Book Review: A Kingdom of Flesh and Fire

Overall rating: 3/5
Pages: 637
Genre: High fantasy, romance
Pace: Medium
Read if you loved: From Blood and Ash by Jennifer L. Armentrout
Content warnings: Violence

Ugh I’m really out here with the least popular of opinions. I promise I’m still very excited for The Crown of Gilded Bones but its predecessor just did not do it for me. Maybe it was overhyped, after all, almost every single review that I’ve read says it’s better than From Blood and Ash so I was pumped…but I have to wholeheartedly disagree. A Kingdom of Flesh and Fire picks up immediately where From Blood and Ash leaves off and explores Poppy’s journey of discovering the realities of the world she has been instrumental in maintaining. Besides wrestling with her own beliefs on where the truth lies, she also has to contend with the loss of a man she thought she knew as well as the distrust of those who may seek to hurt her. A Kingdom of Flesh and Fire is more character-driven in its storytelling as opposed to relying on a fast-paced plot as in From Blood and Ash, but its repetitive content and character regression had me wishing things went in a different direction.

I can check off what I *really* liked about AKOFAF on one hand – the ending, new characters, and Kieran. That ending was what I flipped through every single page for, and it paid off. Good thing too, because I don’t know how I’d be feeling about TCOGB without it. The last 20% of the book really picks up in terms of giving readers something fresh, and finally giving us some answers to questions that have been lingering since FBAA. I also enjoyed some of the new characters we meet (the guardians!!) and I’m very eager to see them play a bigger role in future books. And of course, we have so much more Kieran and I lived for his scenes. I just wanted more of him and everyone else! Instead, I got way too much Hawke who honestly gave me the ick. Which brings me to…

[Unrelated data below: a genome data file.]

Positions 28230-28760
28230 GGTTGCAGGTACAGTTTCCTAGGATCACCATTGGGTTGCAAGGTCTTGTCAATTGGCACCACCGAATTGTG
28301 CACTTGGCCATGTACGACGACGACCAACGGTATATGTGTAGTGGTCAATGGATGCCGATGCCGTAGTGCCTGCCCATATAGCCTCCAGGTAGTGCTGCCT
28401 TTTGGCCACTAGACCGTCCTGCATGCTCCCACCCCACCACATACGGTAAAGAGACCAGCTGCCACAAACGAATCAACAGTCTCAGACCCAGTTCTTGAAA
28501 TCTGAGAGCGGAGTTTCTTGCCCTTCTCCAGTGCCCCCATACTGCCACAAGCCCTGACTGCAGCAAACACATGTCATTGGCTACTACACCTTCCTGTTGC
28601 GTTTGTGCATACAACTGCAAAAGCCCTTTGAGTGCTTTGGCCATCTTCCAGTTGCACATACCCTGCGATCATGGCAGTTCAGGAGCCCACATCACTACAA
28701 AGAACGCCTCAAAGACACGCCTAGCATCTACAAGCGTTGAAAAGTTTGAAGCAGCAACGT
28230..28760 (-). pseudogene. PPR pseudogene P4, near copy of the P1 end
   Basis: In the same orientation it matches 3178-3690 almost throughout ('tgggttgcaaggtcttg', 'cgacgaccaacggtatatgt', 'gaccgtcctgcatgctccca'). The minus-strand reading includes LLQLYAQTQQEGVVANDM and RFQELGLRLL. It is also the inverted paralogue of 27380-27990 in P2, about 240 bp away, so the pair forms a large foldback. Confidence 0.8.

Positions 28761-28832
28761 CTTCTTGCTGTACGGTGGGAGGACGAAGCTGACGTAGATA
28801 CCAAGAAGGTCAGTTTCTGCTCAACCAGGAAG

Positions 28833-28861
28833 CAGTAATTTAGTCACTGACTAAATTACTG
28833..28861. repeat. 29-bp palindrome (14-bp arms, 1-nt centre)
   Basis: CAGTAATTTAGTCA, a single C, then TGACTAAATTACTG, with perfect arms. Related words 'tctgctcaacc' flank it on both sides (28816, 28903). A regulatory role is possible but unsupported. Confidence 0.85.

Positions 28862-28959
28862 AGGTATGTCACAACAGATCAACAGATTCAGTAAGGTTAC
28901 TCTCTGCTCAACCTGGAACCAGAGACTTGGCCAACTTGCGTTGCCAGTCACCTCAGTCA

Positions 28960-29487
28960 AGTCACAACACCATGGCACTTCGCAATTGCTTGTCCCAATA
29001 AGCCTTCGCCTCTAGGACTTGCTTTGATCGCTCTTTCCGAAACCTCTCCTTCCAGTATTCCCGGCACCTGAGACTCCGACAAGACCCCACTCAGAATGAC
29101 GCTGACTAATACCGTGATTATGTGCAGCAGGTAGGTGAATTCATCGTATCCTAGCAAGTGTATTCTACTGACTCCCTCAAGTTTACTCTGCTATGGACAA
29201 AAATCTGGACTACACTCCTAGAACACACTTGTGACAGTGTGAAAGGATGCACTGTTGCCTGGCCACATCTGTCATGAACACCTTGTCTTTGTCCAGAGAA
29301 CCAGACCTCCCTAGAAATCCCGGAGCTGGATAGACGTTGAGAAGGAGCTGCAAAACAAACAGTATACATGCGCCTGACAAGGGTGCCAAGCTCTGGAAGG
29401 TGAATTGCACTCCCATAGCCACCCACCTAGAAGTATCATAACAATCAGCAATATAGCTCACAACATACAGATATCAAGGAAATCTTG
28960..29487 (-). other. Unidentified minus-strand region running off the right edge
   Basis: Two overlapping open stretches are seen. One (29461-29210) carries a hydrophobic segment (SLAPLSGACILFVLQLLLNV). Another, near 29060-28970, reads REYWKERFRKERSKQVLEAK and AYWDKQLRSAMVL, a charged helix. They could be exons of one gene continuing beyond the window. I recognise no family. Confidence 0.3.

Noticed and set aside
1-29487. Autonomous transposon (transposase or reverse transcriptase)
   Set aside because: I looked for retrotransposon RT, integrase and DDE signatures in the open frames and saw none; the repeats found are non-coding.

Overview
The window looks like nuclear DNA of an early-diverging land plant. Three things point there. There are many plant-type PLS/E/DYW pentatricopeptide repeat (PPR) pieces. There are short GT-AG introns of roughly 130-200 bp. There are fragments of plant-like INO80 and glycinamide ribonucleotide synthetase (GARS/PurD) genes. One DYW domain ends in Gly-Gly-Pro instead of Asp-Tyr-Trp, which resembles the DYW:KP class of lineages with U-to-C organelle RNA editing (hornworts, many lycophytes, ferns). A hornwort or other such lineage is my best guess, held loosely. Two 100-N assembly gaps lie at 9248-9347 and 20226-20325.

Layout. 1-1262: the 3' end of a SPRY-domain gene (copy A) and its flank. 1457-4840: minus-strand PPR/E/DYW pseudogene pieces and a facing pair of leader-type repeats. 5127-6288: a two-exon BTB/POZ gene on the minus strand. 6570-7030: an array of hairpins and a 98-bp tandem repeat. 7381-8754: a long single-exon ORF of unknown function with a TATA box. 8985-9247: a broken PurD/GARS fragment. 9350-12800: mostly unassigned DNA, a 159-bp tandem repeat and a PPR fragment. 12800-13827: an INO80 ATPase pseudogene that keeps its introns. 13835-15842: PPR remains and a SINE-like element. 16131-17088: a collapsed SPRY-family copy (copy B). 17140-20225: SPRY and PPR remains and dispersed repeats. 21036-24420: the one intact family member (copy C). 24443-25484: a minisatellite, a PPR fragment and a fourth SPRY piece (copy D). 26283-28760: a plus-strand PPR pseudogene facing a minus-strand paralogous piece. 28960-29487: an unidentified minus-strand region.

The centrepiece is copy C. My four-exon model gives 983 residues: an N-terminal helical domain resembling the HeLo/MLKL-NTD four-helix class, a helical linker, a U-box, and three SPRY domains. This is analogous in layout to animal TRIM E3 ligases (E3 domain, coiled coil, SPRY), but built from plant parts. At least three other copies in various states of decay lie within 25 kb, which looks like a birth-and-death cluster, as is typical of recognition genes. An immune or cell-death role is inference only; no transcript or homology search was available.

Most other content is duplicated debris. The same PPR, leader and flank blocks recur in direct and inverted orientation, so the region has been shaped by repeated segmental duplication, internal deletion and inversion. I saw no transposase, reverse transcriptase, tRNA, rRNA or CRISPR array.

*clears throat*

What the heck happened to Hawke in this book?! I was swooning over him in FBAA and then found myself wishing he would die in AKOFAF. His entitlement and toxic male energy was unattractive, his banter with Poppy got boring, cheesy, and repetitive until he’d interject with sex to end any discussion. And look, I love me some good smut, but it has to come at the right place and time. It felt like each scene was just building up to another sex scene and I was getting really sick of it. Poppy herself lost her edge, and I was so frustrated with her behaving highly unlike herself in FBAA. The intent of AKOFAF seemed to be to develop their relationship – but at the end of the book, I didn’t think we actually learned that much more about them. We just watched them learn and come to terms with what we already knew would happen. If this book were 300 pages (which I fully believe it could have been) – my rating would have been higher, but at 600+ pages, this was a bit of a snooze.

I know everyone loves this book so if you do – please tell me why! I want to love it too! I just don’t right now. Good thing is I think there’s a lot of exciting material to work with in TCOGB so I’m expecting (and hoping) for more FBAA and less AKOFAF. Let me know what you think in the comments below!

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